Home baking is out and store-bought candy and chocolate are in, according to findings from Farm Credit Canada (FCC).
The FCC Annual Food Report 2022 on food manufacturing sales reports that grocery sales of products using grains and oilseeds decreased 7.1% in 2021 year-over-year. This was below the total grocery food increase of 0.3% as consumers cut back on baking-related purchases like flours and oils, and bought fewer cheap-bulk foods like rice.
Secondary baking products like baking powder, baking soda and yeast saw sales drop over 16%. Oil products and margarine sales were flat, but volumes were down over 12%. Pasta was the big winner in the category, with sales increasing 7%.
Overall sales in the category (including grocery and foodservice) increased nearly 49% in 2021, to $15.8 billion, driven largely by record prices and higher exports.
While Canadians may have hung up their aprons, they haven’t lost their sweet tooth. Grocery sales of sugar and confectionery products increased 3.3%. Sales rebounded in sugary drink mixes (15%), candy (11%) and chocolate products (4%).
The report states that after a difficult 2020, the sugar and confectionary industry overall had one of its strongest years for revenue growth on record, with sales increasing 15% in 2021 to $4.5 billion.
In the fruit, vegetable and specialty food category, grocery sales declined 1.4% in 2021 after increasing 8.6% in 2020, yet remained 7.1% higher than 2019. While imports declined in 2021, Canadians still ate less domestically produced products than the year prior. Overall sales in the category reached $8.65 billion in 2021, down 1.4% from 2020.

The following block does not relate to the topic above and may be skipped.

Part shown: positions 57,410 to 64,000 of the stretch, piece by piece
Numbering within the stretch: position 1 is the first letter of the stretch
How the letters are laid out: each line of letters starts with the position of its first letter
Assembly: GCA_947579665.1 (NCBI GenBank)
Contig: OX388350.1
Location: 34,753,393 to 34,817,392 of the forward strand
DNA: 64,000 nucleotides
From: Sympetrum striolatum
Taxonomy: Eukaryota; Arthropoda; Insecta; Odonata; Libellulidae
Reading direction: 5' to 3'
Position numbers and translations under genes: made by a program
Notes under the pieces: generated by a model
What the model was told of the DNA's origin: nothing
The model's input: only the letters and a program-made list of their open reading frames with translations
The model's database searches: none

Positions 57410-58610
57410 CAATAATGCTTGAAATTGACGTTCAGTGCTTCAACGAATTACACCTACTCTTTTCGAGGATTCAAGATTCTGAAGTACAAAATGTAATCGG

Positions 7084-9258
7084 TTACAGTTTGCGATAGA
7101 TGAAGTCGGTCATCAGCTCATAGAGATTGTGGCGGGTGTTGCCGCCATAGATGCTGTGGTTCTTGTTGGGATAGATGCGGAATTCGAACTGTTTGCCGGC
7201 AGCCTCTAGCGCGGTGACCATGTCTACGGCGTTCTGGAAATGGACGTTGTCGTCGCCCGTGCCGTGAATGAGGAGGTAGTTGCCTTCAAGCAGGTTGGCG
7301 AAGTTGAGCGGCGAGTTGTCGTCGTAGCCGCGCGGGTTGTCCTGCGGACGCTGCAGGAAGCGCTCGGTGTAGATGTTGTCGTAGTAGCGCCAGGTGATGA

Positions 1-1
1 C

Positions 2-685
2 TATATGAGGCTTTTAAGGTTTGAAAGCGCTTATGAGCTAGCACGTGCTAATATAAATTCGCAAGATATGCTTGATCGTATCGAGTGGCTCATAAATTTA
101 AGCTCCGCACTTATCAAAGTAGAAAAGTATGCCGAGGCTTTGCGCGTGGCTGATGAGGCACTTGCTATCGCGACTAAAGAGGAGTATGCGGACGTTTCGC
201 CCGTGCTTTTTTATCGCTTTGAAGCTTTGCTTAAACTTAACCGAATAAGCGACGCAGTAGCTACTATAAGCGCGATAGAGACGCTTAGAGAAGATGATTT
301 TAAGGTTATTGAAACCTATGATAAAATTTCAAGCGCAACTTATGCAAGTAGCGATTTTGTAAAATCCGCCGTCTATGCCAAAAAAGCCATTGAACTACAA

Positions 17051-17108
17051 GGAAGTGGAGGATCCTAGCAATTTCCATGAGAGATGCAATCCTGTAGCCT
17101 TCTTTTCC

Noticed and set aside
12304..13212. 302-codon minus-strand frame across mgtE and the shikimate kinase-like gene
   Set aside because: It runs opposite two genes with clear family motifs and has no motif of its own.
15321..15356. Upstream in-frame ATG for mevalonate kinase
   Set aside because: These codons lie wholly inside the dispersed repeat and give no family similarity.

“Unlike 2020, centre-of-store shopping underperformed the perimeter in 2021,” the report states. “Customers returned to buying fresh produce, hurting volumes of frozen and canned fruits and vegetables. However, there is optimism for 2022. Frozen food and non-frozen products offer convenience, affordability and increasingly nutritious options. With inflation reducing consumers’ purchasing power, these (often cheaper) products offer a solution.”
Sales of dairy products at grocery stores were up 1% in 2021 and volume fell 3.3%. Alternative dairy beverages (for example, soy, almond and oat), performed well relative to traditional dairy, with sales increasing 3.2% and volume increasing 2.3% in 2021. Overall dairy product sales were up .8% to $16 billion.
On the meat front, grocery store sales declined 1% in 2021. Meat inflation was 5.8%, reaching over 10% in beef and pork in Q4 as higher livestock prices, supply chain disruptions and labour challenges contributed to increased consumer prices.
Convenience meat products were big winners in 2021, according to FCC. Jerky sales increased 9.1%, lunchmeat sales grew 4.0% and bacon was up 2.9%.
“Like other meat categories, volumes were impacted by higher prices, although not enough to cause a sales decline,” the report states. “Lunchmeat volumes started to pick up steam in Q4 when many people started to return to school and work – a trend likely to continue in 2022. Meat alternatives like tofu and plant-based meat products outperformed traditional meat sales growth; however, growth slowed from 31.6% in 2020 to 7.7% in 2021.”
Overall meat sales were up 14.7% to $35.3 million, as costs increased dramatically.
For food manufacturers, last year was the strongest year-over-year sales growth recorded since 1992, according to FCC. Sales overall increased 14.8% in 2021 from $109 billion to $125 billion, led by higher prices, strong exports, and a rebound in foodservice sales. Volumes grew by an estimated 5.5%, with prices up 8.7% on a monthly average basis. Grocery and specialty food retail sales increased 0.4%, driven entirely by inflation.
The full report (which also includes seafood and bakery) can be downloaded here.
FCC Economics is releasing a separate report on Canada’s beverage manufacturing sector later this year.